By Lauren Greenfield Chronicle Books, 2006 Review by Christian Perring, Ph.D. on Feb 13th 2007
Thin is a book of photographs of women and girls with eating disorders at the Renfrew Center, old snapshots of them, their journals and other writings, their therapeutic art works, and their families. The book includes three essays by experts on eating disorders, David Herzog, Michael Strober, and Joan Jacob Brumberg. It is a companion to the documentary Thin directed by Lauren Greenfield, and shows most of the same young women. Having seen them in the documentary affects one's perception of them in the book, in the images of them and their personal diaries. The main figures are the same ones as in the documentary: we see the progression of Brittany, Shelly, Alisa, and Polly, as they go through their treatment. However, in addition to these four, the book shows several other people too. We get a few pages devoted to each. For example, for Melissa, who is 23 and comes from Ann Arbor, Michigan, there is one page of text transcribing her own words, and on the facing page there is a full page photograph of her sitting on couch or futon. She wears a "Little Mermaid" tee shirt and the covering is also in bright colors with a Disney theme. In the background sits a forlorn stuffed panda bear. Melissa's expression matches the panda bear more than it does the smiling Little Mermaid. A few pages later, we see Shantell, 28, from Delray Beach, Florida. She has a page of text transcribing her talk about herself, and on the facing page she stands in a room at the window shade, looking at the camera. She is skinny, and topless, with her arms clasped in front of her, so show the scars on her side from her self-cutting. On the next two pages is a spread of her torso, as she holds her arms behind her, so her scars are highlighted even more. They are prominent, several inches long, and catch the eye first. Looking more carefully, one notices there are many of them, possibly hundreds, including a couple on one of her breasts. It's a shocking image.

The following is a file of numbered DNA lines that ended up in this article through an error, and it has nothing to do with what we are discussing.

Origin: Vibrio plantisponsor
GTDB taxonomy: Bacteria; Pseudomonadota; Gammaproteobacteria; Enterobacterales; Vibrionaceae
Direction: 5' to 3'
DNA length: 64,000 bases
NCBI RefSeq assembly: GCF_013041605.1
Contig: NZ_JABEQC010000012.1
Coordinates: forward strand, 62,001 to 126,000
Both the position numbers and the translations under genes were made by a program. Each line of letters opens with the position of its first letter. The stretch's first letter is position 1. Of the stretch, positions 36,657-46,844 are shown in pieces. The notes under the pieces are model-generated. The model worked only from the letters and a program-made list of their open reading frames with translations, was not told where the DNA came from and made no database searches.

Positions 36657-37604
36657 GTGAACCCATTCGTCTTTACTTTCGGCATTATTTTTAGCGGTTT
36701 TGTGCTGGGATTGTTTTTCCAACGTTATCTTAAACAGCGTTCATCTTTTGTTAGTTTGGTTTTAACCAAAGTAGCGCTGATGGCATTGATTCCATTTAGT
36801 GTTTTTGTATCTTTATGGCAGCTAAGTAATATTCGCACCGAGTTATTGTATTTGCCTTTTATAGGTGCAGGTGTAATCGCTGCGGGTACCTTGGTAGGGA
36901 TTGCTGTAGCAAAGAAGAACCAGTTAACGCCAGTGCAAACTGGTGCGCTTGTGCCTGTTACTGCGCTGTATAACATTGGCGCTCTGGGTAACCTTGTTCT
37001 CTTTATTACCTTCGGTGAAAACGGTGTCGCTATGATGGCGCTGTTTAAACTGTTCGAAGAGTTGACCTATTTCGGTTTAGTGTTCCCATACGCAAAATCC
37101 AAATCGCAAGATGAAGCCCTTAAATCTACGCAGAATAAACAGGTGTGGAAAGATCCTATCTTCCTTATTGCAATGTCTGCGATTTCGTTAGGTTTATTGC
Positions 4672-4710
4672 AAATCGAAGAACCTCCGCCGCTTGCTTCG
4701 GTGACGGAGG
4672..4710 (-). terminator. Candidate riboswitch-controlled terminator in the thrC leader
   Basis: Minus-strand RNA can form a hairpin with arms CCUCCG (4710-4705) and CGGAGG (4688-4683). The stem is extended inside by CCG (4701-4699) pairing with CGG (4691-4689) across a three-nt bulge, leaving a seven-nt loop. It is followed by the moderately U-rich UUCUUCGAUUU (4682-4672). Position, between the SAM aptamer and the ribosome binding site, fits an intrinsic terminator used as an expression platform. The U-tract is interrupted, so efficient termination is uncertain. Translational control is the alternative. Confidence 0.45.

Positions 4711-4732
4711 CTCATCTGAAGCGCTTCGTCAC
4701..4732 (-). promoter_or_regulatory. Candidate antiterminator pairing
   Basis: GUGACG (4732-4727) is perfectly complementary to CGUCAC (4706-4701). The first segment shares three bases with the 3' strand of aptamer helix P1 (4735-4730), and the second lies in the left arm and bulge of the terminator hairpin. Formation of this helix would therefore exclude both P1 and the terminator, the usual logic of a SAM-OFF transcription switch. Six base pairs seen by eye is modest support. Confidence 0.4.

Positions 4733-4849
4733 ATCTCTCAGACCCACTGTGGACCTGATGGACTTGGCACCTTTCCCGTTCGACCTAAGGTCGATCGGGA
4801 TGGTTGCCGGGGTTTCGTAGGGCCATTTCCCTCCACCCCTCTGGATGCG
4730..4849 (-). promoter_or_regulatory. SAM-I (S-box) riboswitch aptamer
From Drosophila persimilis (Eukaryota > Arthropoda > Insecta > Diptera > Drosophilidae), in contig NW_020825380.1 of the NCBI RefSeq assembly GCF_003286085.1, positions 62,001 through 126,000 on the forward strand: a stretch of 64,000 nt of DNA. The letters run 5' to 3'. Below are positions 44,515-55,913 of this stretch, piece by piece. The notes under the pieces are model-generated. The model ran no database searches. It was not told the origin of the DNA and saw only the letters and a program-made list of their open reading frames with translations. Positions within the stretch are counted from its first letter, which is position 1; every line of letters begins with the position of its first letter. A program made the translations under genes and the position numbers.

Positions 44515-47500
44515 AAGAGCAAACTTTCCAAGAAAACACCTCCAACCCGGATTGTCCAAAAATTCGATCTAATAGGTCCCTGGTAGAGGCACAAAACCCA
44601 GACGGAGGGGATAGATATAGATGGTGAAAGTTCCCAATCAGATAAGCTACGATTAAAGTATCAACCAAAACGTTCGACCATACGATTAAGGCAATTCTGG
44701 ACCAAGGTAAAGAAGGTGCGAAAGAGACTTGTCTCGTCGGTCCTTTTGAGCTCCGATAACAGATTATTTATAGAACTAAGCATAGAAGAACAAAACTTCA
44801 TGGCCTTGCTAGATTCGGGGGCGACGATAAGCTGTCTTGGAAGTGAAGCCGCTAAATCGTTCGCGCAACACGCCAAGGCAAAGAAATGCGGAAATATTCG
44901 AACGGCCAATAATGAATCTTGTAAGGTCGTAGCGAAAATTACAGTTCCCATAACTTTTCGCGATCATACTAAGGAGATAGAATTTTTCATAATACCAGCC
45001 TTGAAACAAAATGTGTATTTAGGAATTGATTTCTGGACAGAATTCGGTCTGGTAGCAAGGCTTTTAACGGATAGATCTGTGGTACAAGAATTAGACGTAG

Some of the pictures show the changes as women change. For example, we see Aiva on the first day of her treatment, looking gaunt and worried, and then ten weeks later, on the last day of her treatment, looking healthy and uncomfortable. That's characteristic of the book and eating disorders: it is clear that these are very deep seated problems, and the women are not cured by their treatment: rather, they are helped enough to start a road to a better life style and healthier habits. From their journals and their statements, as well as their frequent relapses, we see how difficult it is for them to put their disorders behind them and give up on their desire to be very thin.
Reading through the journals of the women, seeing their artwork that expresses their feelings, seeing how they dress and hold themselves, one gets a strong sense of them struggling with maturity: many of the women in their twenties and thirties seem childlike. One picture, of thirty-one-year-old Cara shows her standing in front of a Christmas Tree: she has a pre-adolescent body and she smiles at the camera as if in a daze; round her neck she wears a silver garland for decoration. She looks more like an 8-year-old.
Greenfield's photography is deceptively powerful. She spent a substantial portion of time at the Renfrew Center, and so she managed to gain the trust of her subjects. So they look at the camera with familiarity, letting their emotions play on their faces. Their journals tell us what thoughts are passing through their heads. Greenfield frames her pictures straightforwardly, and she often selects vibrant colors. Sometimes the suffering she shows seems almost comical because it is so absurd: in one image, two girls hold hands to comfort each other in their ordeal of having to eat desert at the end of dinner; in another, at a therapy session, the residence sit around a table eying an opened box of Pop-tarts with fear and suspicion. Yet in other pictures, we see self-mutilation and pain and learn about their fears that can lead to such self-destructive behavior as to threaten their lives.
There have been many clinical accounts of eating disorders and a few memoirs of anorexia, but Thin is exceptional in how it conveys the feelings and preoccupations of the residents at Renfrew. It is a remarkable book.
Christian Perring, Ph.D., is Academic Chair of the Arts & Humanities Division and Chair of the Philosophy Department at Dowling College, Long Island. He is also editor of Metapsychology Online Reviews. His main research is on philosophical issues in medicine, psychiatry and psychology.